Christopher Priest: Dreams Of Flying

Christopher Fowler
I'm always astonished by the number of brilliant authors we have in this country who, if Amazon is to be believed, barely register on popular book charts. The problem is with the chart itself which is always the same, starting flat, curving gently upwards and eventually descending to tail away. Let's call the centre of the chart Peak Readability, where simplicity, emotional intelligence and pleasure meet. The further you cross that peak the more demanding the books get. Soon you're dealing with abstract concepts - and shedding readers by the ton. Where did you go wrong? Is it simply intellect and education that stop Agatha Christie fans from reading Ned Beaumann or Roz Barber, or something else? Comfort zones - we're hearing a lot about them right now because folk are not in them in their actual lives, and certainly don't want to be shifted from them in their reading. It's a shame, because Christopher Priest is critically acclaimed, highly readable and incredibly moving. His themes return to circle over his prose, lending an air of expectancy and you'd think, familiarity, but you'd be wrong. Mr Priest is technically an SF writer, in that he offers possibilities and eventualities, but he's more of a reality splitter. His fascinations involve doubles, mirror images, alternatives, flight and escape. He began his career, like most of us, by imitating his influences. His islands and archipelagos appear in a series of novels, where the lands hold the dreams of those who feel incomplete. There's much of the mental analysis that Ballard and RD Laing favoured, but his characters, fused, twinned or separated, are far more human. Living in that part of Scotland which fractures into tiny fiefdoms has certainly shaped his writing but I have favourites of his that have stayed with me. Among his early novels, Inverted World is the most self-consciously 'SF' book with a wooden city rolling forever forward on tracks to stay within its gravitational field. The Prestige, with its duelling rival magicians, was pleasingly filmed, somewhat lighter, but both fantastical and historically grounded. The Separation represents a heart-rending peak. It is another exploration of dualism and imposture as twin brothers split into two different versions of reality in WWII - in which the war is both lost and won. He is fascinated by opposing forces. Why does Priest receive so little attention outside of the SF community? His books fall into the category of Edge Fiction, where it's hard to find a loyal readership. Readers prefer their writers' originality to be edged with familiarity. But try him and be enthralled - he has a new book out shortly.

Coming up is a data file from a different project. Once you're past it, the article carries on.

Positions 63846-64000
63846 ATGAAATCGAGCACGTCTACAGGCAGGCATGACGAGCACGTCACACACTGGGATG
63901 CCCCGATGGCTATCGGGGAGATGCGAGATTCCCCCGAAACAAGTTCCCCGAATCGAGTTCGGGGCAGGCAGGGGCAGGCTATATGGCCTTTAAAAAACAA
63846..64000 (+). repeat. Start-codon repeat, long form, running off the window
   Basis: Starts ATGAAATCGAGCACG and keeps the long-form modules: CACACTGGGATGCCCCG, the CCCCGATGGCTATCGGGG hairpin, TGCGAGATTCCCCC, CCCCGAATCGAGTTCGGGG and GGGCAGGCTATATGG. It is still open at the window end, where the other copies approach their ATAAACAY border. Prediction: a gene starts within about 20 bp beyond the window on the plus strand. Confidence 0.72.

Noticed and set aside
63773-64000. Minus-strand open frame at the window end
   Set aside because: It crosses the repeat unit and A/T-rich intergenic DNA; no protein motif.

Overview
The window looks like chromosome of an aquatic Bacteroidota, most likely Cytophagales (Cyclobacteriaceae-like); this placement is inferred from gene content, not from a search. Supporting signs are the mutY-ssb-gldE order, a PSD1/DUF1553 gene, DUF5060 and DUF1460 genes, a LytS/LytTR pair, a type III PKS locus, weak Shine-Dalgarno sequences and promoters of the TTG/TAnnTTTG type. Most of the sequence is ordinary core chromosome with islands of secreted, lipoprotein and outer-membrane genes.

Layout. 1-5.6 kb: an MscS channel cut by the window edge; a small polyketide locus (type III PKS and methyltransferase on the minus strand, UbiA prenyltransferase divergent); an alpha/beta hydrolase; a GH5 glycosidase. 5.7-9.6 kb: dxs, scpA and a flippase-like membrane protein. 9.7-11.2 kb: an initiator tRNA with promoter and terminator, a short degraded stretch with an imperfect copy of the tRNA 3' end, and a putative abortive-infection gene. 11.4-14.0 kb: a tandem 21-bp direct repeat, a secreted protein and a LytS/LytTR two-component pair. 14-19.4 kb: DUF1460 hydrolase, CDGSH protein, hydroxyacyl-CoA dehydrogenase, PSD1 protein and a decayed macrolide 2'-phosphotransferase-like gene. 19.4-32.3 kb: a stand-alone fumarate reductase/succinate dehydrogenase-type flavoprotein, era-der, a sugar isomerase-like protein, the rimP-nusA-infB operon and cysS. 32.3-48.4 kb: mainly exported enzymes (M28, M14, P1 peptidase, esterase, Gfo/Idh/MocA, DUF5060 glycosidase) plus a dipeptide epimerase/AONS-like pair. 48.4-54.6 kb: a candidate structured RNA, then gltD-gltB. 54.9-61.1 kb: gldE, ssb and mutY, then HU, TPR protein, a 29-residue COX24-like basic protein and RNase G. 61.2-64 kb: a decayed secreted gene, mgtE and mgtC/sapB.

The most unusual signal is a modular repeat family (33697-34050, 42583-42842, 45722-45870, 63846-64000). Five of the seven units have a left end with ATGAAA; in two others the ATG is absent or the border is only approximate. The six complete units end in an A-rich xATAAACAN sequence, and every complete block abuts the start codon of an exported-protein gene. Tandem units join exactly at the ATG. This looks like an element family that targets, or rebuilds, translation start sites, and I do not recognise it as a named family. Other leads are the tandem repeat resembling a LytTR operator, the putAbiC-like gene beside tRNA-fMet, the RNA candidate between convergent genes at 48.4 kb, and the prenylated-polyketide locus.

roxanne g reynolds (not verified) Tue, 06/12/2022 - 02:35

In reply to by anonymous_stub (not verified)

i was just able to borrow the ebook for my kindle without having to go on a waiting list. never a good sign. 'Helward Mann?' what a delicious name. i can't wait.

MartinT (not verified) Tue, 06/12/2022 - 10:10

In reply to by anonymous_stub (not verified)

Amazon selling the Inverted world and The Prestige both for 99p on kindle.
The Space Machine which he wrote in 1976 some claim to be the genesis of Steampunk.
I've read most of his books but The Glamour lost me. Never forgotten reading it but still confused.
Thank you for writing about him.

Ace (not verified) Tue, 06/12/2022 - 11:44

In reply to by anonymous_stub (not verified)

'I’m always astonished by the number of brilliant authors we have in this country who, if Amazon is to be believed, barely register on popular book charts.'